*C*. Denote by

^{k}_{k}the regularization functional proposed in [3, 4] (associated with the set

*C*with non-empty interior) and by ∇

^{k}_{1}

_{k}the derivative of

_{k}with respect to its first argument. The subproblems in [29] find an approximate solution

*x*∈ int

^{k}*C*of the inclusion

^{k}where λ_{k} > 0, *∂ _{ε}*

*f*is the

*ε*-subdifferential of

*f*[6]. Yamasita et al. prove in [29] convergence under summability assumptions on the "error" sequences {

*ε*

^{k}} and {

*δ*

^{k}}. One drawback of conditions of this kind is that there may be no constructive way to enforce them. Indeed, there exist infinitely many summable sequences, and it is not specified how to choose them at a specific iteration and for the given problem, so as to ensure convergence. From the algorithmic standpoint, one would prefer to have a computable error tolerance condition which is related to the progress of the algorithm at every given step when applied to the given problem. This is one of the main motivations of our approach (see condition (3.10) below), where we choose each

*ε*

^{k}so as to verify a specific condition at each iteration

*k*.

Moreover, we also extend the scheme given in [29] to the more general problem (1.1). Namely, we are concerned with iterations of the kind: Find an approximate solution *x ^{k}* ∈ int

*C*of

^{k}

where λ_{k} > 0 and *T*^{ε} is an enlargement of the operator *T* [11, 10]. We impose no summability assumption on the parameters {*ε*_{k}}. Instead, we define a criterion which can be checked at each iteration. On the other hand, we do need summability of the sequence { *δ*_{k}}.

Our relative error analysis is inspired by the one given in [12], which yields a more practical framework. The convergence analysis presented in [29] (which considers the optimization problem (1.2)) requires an assumption involving the sequence of iterates generated by the method, and the function *f*, namely that , where *P _{C}* stands for the orthogonal projection onto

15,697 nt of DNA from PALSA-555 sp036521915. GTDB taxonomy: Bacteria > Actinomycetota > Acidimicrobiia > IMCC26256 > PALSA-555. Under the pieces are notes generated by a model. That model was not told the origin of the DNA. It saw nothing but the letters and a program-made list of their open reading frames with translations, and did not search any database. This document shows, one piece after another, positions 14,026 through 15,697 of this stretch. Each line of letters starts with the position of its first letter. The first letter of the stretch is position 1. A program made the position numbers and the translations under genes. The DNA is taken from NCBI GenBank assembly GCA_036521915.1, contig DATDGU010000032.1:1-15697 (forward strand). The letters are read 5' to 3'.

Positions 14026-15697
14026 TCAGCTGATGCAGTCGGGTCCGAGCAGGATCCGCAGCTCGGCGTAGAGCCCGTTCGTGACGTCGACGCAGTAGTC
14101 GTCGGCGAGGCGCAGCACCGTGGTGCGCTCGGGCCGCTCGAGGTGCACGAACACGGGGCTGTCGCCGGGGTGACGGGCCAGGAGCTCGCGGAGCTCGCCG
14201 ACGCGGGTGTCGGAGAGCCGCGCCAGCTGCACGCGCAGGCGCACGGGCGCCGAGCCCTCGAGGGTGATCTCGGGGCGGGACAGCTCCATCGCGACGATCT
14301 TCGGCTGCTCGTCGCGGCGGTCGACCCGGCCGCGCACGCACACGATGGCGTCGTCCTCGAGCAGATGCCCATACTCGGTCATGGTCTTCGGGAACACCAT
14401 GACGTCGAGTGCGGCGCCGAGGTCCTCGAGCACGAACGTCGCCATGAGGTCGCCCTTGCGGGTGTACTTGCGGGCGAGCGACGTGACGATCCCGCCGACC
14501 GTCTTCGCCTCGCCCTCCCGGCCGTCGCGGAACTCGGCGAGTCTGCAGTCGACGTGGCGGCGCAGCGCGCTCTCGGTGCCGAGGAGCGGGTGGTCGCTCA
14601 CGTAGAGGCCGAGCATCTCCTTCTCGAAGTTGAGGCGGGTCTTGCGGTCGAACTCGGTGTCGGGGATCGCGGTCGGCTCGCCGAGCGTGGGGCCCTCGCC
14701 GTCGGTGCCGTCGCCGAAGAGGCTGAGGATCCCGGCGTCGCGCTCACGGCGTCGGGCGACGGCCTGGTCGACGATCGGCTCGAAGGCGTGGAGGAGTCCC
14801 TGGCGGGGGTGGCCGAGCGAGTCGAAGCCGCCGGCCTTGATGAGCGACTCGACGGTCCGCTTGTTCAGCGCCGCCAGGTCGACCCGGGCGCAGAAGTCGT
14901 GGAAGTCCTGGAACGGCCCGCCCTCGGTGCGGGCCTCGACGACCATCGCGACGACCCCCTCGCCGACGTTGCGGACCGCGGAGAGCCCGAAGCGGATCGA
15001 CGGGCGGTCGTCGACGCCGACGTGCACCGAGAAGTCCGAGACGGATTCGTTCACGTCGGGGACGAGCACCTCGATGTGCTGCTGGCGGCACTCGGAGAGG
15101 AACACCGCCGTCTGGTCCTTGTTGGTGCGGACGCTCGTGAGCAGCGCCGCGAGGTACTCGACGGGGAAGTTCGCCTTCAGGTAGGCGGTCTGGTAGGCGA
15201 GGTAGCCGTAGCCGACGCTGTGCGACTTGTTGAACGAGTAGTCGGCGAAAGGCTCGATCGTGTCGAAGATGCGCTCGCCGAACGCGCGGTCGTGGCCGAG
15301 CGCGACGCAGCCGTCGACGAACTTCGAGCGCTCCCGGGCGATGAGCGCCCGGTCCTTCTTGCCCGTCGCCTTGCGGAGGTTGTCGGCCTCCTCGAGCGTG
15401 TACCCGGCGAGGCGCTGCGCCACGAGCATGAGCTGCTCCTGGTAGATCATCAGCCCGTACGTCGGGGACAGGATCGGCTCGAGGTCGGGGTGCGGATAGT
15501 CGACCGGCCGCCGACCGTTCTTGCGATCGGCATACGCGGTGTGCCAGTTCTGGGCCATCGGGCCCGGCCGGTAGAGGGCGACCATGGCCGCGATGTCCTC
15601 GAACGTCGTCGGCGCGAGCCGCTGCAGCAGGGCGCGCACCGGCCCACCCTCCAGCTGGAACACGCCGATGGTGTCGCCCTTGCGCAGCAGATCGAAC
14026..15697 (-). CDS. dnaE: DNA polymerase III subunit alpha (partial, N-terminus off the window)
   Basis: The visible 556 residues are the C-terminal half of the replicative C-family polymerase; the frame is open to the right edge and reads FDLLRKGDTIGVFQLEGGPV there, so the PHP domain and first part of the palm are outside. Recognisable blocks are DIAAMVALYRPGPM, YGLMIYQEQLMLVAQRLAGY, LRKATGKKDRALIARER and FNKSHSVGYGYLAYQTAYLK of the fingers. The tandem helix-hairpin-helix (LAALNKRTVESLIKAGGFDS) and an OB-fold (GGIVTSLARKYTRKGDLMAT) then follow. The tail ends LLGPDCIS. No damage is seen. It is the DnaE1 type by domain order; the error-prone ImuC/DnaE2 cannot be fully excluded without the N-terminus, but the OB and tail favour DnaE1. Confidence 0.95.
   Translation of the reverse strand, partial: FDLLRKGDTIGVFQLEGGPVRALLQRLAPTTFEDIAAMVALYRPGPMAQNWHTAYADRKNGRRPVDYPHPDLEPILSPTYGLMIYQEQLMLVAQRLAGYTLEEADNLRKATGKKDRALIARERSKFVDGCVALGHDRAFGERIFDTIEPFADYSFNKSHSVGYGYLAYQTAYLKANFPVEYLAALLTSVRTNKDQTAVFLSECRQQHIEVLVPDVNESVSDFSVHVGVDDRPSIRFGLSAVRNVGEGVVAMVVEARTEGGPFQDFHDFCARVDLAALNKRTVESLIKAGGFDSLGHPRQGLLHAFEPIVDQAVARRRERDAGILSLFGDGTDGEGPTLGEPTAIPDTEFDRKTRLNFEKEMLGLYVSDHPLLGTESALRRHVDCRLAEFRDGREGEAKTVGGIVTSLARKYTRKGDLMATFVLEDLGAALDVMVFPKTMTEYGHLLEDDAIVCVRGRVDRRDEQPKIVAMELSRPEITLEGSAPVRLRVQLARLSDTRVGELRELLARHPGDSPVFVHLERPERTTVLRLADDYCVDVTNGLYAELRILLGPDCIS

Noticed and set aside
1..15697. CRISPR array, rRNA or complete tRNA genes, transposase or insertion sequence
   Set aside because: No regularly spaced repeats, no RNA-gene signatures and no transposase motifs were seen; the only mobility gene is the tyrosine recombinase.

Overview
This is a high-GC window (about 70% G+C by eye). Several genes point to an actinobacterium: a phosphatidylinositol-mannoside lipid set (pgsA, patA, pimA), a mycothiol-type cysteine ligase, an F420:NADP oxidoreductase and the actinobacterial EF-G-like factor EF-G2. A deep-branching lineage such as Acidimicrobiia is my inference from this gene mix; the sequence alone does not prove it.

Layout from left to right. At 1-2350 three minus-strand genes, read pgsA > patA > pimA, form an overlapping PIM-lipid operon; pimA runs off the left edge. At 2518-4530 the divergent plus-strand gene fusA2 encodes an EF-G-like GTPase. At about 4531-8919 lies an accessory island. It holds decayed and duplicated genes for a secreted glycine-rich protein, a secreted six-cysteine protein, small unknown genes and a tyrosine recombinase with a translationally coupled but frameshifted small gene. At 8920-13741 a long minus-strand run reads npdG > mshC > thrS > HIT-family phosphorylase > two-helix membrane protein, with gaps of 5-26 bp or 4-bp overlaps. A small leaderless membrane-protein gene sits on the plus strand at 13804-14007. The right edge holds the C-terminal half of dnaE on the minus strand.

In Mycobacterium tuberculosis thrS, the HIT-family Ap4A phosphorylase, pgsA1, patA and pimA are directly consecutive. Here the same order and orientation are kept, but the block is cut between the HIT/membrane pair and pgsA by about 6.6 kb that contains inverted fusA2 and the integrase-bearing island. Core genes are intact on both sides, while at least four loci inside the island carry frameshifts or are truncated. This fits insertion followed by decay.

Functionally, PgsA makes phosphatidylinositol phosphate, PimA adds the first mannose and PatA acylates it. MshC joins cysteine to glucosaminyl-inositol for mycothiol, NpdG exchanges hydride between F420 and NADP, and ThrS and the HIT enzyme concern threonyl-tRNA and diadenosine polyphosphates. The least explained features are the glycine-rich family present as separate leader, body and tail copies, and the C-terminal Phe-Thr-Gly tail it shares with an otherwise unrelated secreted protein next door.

*C*. We make no assumptions of this kind in our analysis. Another difference between [29] and the present paper is that we allow more degrees of freedom in the definition of the inexact step. See Remark 3.6 for a detailed comparison with [29].

The paper is organized as follows. In Section 2 we give some basic definitions and properties of the family of regularizations, as well as some known results on monotone operators. In the same section, the enlargement *T*^{ε} is reviewed, together with its elementary features. In Section 3, we describe the algorithm, prove its well-definedness and give its inexact version. The convergence analysis is presented in Section 3.1, and in Section 4 we give some conclusions.

**2 Basic assumptions and properties**

A point-to-set valued map *T*: is an operator which associates with each point *x* ∈ ^{n} a set (possibly empty) *T*(*x*) ⊂ ^{n}. The domain and the graph of a point-to-set valued map *T* are defined as:

*D*(*T*) := {*x* ∈ ^{n}| *T*(*x*) ≠ },

*G*(*T*) := {(*x, v*) ∈ ^{n }× * ^{n}*|

*x*∈

*D*(

*T*),

*v*∈

*T*(

*x*)}.

A point-to-set operator *T* is said to be *monotone* if

〈*u* - *v, x* - *y*〉 __>__ 0, ∀ *u* ∈ *T*(*x*), *v* ∈ *T*(*y*).

A monotone operator *T* is said to be *maximal* when its graph is not properly contained in the graph of any other monotone operator. The well-known result below has been proved in [24, Theorem 1]. Denote by ir *A* the relative interior of the set *A*.